In family law mediation, separating spouses work with a trained, neutral third party known as
a mediator to reach an agreement on some or all of their family law issues. The mediator’s role is to listen to both sides of the story and, without bias, help the two of you discern your true interests, communicate with each other and creatively agree on a solution that will allow you to move forward. We work with several qualified, skilled mediators, and are able to recommend the right individual to work with you. One of Connect’s lawyers can be present with you, advising you throughout the mediation process.

Two of our family lawyers, Rebecca Stanley and Geeta Gill, are also certified family mediators.  To learn more about retaining Rebecca or Geeta as a mediator, click here or check out our new mediation website.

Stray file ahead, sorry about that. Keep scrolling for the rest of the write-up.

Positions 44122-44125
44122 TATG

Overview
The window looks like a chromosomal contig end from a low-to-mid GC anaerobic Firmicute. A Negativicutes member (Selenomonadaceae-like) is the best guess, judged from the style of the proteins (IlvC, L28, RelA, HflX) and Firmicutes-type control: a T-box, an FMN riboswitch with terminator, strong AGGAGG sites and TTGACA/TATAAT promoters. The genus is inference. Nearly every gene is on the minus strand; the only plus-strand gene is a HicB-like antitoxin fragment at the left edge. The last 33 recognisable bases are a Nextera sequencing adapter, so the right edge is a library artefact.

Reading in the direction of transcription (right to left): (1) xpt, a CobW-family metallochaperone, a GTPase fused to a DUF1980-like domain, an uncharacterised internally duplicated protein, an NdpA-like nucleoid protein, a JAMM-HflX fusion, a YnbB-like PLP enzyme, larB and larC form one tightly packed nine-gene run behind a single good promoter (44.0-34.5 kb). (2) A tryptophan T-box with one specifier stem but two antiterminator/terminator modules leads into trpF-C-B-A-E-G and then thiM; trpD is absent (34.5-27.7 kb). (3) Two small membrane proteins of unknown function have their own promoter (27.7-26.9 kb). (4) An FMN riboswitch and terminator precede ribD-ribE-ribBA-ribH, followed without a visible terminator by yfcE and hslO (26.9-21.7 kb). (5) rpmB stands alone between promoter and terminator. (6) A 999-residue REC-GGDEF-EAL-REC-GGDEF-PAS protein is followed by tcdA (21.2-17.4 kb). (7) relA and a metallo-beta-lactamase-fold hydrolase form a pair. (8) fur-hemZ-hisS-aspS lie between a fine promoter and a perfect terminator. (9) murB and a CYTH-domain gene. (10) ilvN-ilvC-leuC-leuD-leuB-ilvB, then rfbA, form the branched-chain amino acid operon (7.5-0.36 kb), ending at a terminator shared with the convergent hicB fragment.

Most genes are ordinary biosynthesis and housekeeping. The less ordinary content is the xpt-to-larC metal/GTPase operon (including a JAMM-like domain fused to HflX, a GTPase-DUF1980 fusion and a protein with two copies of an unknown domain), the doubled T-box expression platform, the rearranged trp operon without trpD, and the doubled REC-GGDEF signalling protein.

Mediation offers many of the same advantages as collaborative family law: it is cheaper, less antagonistic, less formal, and more efficient than going to court. As well, it is a private process, unlike litigation which is public. It is voluntary and provides you and your separating spouse with the space to work together on creative solutions that might not even be possible in court. An additional advantage over a collaborative approach is that there is a third party with expertise in both family law and mediation whose job it is to keep the process on track and moving forward.


Mediation will be appropriate for many of the same people who are considering a collaborative law
or negotiated approach.  A history of family violence is not necessarily a bar to mediation if the proper safety precautions are taken; in appropriate circumstances, mediation can occur by the mediator
"shuttling" between rooms.